Diego: Well, of those countries we cover China, and again we picked the biggest. It was a very easy decision. And China itself has our hands full in terms of growing the market segment share, taking care of the customer. There is one factor that is identical around all countries. Given our business model, everybody in every country loves infinite selection, everybody in every country loves fast shipping and everybody in every country loves low prices. I never heard Chinese customers say “I would love to buy from you but I wish it were a little bit more expensive.” No, it works in every country the same.

Juan Pablo: In terms of our audience, mostly entrepreneurs in the room, they’re in an emerging economy thinking about global expansion. Would you recommend that same kind of strategy of world domination? Hit the biggest market first? Or should they think small in terms of global expansion.

Diego: First of all, we have a direct presence in those countries, but we do export all over the world. Many people from Latin America, for example, buy from the website. It all depends on your business proposition, which is what is the unique value of my product and does the market it will go into want that unique value. There’s not a one size fits all recipe, it all depends on your unique value proposition. Am I going to be piling up on a plethora of singular services, or am I going to be selling something that is really different that that market will appreciate. So it’s way more about unique value than the size of the market. As you well know the rule, you know, “if I only would get one percent of the market, it never works, because getting that one percent is incredibly, incredibly hard.”

Juan Pablo: I know Bill, when you guys originally started Handspring, from what I’ve read, you guys initially, right from the very beginning, focused on a world wide global strategy. Was that something by design?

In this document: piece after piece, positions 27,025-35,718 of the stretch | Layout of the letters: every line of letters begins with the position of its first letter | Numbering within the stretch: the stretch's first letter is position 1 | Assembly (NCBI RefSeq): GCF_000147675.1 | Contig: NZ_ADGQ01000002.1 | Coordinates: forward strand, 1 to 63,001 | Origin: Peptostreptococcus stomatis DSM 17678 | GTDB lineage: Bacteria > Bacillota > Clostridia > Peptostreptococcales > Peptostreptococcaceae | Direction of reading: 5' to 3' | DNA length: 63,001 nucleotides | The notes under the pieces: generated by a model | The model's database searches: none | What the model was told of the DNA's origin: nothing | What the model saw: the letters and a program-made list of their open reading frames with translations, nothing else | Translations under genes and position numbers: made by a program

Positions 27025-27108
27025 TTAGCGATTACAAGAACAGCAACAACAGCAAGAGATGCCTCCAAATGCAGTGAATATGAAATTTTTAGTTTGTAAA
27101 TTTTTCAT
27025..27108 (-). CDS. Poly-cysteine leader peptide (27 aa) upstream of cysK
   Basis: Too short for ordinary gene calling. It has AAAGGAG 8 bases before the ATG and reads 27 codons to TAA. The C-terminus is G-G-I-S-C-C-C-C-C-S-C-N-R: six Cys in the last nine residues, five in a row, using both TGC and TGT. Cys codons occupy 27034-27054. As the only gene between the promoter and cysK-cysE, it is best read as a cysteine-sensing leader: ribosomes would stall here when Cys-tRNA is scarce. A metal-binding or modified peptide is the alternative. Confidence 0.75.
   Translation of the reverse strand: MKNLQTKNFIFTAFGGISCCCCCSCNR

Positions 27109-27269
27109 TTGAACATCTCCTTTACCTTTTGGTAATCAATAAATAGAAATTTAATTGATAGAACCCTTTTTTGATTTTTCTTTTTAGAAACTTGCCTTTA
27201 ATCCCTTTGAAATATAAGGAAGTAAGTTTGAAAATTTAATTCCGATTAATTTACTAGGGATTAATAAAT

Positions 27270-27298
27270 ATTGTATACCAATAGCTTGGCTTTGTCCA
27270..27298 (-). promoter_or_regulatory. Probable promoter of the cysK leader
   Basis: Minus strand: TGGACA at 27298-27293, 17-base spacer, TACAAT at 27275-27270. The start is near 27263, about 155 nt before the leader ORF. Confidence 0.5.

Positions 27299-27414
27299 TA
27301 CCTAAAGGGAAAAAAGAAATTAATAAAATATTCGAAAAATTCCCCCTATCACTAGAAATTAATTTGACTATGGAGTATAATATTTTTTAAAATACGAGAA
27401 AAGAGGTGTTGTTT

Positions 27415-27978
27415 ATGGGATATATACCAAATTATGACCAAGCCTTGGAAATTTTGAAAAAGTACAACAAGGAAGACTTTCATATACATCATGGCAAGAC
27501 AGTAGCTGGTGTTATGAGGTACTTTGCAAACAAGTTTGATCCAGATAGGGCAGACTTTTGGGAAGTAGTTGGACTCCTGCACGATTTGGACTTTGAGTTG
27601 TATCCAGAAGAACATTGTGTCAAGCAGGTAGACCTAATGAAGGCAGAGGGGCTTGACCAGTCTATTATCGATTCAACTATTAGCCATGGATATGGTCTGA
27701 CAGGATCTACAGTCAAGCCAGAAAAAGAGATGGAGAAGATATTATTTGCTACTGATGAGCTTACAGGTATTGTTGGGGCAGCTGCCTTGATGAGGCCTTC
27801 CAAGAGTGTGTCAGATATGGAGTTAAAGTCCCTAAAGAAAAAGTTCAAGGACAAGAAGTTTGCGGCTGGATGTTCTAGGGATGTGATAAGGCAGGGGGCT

Bill: That really goes back to my boss Donna Dubinsky who had originally started Palm. She realized there was an opportunity there that had to be seized quickly, so she handed me a blank piece of paper to start with and I guess I’ve been doing international for about two decades now and a lot of the questions come down to what are your biggest challenges? Is it Japanese culture? Is it jetlag? Is it entering China? Is it currency? My feeling and my answer is none of the above. My focus has always been to get my company to do the right things for the international markets and that really starts with the head of the company, the president and the level below the president. If you don’t have that buy in, you’re pretty much guaranteed to fail. You have to start there or you will fail. I realize that a lot of the people in this room are the president and the next level of management at this point, but you will be hiring people, and when you hire people, you have to tell them when you hire them that their job will require international. I would put that in their performance review. Have a bullet point: what have you done for international this year. When I was VP of international at Handspring, I had input into all of the other functional VPs reviews and it was just a great way of keeping focus on the international business. The reality is your companies will lose focus. The appeal and the nature of human beings is you will begin to drift toward your domestic market. You understand the market, you speak the language, the currency is straightforward, you understand the business culture, so there’s just this natural orientation for your people to orient toward the domestic. There’s also short term profits there. Your international is the flip of that. International is much more complicated and the profits come much later. They do come, but that is the reality.